I posted the other day about data visualization tools, but even the best tools can’t save you if you’re clueless about visualization techniques. Most of this stuff isn’t web-specific, but I rant so frequently about this stuff to my classmates that I thought it’d be worthy of a post.
Flowing Data recently challenged their readers to improve this chart:
What was the graph trying to show? It was trying to show party registration in California over the past five presidential elections. Did it succeed? No. It failed miserably; however, you did much better. Here are all the reworks.
My favorite rework tells the story far better:
The Gettysburg Powerpoint Presentation is absolutely priceless (quote from Norvig’s “making of” page):
I imagined what Abe Lincoln might have done if he had used PowerPoint rather than the power of oratory at Gettysburg. (I chose the Gettysburg speech because it was shorter than, say, the Martin Luther King “I have a dream” speech, and because I had an idea for turning “four score and seven years” into a gratuitous graph.)
Le monde dans les yeux d’un rédac chef (The world in the eyes of an editor in chief) illustrates how news organizations cover the world disproportionately using one of my favorite visualization techniques, cartograms.
The cartograms below show the world through the eyes of editors-in-chief, in 2007. Countries swell as they receive more media attention; others shrink as we forget them.
Check out Worldmapper for lots more killer cartograms like this one:
Territory size shows the proportion of the world’s adherents to Islam living there.
And no cartogram rant would be complete without the fantastic 2004 election race map:
The (contiguous 48) states of the country are colored red or blue to indicate whether a majority of their voters voted for the Republican candidate (George W. Bush) or the Democratic candidate (John F. Kerry) respectively. The map gives the superficial impression that the “red states” dominate the country, since they cover far more area than the blue ones.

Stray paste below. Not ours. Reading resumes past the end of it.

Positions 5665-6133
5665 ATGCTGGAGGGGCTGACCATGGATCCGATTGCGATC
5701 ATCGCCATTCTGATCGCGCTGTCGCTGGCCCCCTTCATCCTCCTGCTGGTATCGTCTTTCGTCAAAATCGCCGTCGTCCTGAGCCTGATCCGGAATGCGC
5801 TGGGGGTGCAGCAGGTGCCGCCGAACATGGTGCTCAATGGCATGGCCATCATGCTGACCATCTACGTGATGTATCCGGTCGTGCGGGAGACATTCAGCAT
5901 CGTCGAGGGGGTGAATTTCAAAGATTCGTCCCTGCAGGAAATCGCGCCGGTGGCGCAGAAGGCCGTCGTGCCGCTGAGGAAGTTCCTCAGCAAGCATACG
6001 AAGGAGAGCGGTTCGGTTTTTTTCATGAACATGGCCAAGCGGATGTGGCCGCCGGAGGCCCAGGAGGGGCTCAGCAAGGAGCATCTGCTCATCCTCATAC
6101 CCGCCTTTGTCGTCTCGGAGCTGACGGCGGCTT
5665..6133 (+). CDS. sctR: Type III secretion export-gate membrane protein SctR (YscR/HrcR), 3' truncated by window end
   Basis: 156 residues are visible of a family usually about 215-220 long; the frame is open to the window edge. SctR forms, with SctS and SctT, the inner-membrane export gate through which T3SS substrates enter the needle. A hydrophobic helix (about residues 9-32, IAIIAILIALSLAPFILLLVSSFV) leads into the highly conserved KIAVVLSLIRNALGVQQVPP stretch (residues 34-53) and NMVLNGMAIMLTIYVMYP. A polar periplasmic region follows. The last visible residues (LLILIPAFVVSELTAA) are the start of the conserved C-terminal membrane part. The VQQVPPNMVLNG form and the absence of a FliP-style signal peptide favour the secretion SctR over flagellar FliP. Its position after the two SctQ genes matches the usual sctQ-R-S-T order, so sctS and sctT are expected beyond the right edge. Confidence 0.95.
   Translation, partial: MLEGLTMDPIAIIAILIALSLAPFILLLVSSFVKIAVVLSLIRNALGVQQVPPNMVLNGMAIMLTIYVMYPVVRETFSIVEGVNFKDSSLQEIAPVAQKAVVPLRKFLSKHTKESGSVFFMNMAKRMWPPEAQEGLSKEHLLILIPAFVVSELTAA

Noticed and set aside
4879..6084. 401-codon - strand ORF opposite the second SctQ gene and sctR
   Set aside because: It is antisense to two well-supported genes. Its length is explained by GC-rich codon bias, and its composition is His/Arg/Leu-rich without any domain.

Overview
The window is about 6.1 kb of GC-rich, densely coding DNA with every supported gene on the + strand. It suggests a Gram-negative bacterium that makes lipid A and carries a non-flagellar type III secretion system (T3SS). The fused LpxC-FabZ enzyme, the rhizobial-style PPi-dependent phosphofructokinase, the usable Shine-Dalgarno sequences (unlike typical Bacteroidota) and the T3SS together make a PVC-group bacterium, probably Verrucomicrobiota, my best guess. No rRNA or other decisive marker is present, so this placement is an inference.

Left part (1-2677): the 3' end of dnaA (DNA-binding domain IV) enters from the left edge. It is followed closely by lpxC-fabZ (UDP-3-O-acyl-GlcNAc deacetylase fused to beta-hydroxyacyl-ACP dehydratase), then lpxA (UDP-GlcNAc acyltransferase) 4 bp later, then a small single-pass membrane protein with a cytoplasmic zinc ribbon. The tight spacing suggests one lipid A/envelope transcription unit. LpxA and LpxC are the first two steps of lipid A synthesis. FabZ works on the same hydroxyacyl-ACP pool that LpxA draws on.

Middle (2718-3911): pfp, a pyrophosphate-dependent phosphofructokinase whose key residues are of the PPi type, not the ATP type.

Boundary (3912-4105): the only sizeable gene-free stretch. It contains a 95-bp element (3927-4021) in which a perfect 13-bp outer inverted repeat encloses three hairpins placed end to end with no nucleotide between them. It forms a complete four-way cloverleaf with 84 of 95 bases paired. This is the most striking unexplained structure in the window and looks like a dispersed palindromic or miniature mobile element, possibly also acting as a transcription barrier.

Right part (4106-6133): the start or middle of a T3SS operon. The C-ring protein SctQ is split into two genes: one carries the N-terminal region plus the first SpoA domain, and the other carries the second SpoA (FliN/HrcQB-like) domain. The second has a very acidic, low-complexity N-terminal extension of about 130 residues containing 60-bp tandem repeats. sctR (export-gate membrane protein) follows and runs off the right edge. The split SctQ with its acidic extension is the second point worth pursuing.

In this map, it appears that only a rather small area is taken up by true red counties, the rest being mostly shades of purple with patches of blue in the urban areas.
If you’re digging this, and you’re not yet familiar with Edward Tufte’s work… now’s when your mind gets blown. His books, including the classic The Visual Display of Quantitative Information, are absolutely brilliant. I took one of his courses several years ago — it was mind elevating.
One example that Tufte uses has become, as far as I can tell, *the* visual representation of successful data visualization: Charles Minard’s graphic of Napoleon’s March. From the Wikipedia:
The graph displays several variables in a single two-dimensional image:
- the army’s location and direction, showing where units split off and rejoined
- the declining size of the army (note e.g. the crossing of the Berezina river on the retreat)
- the low temperatures during the retreat.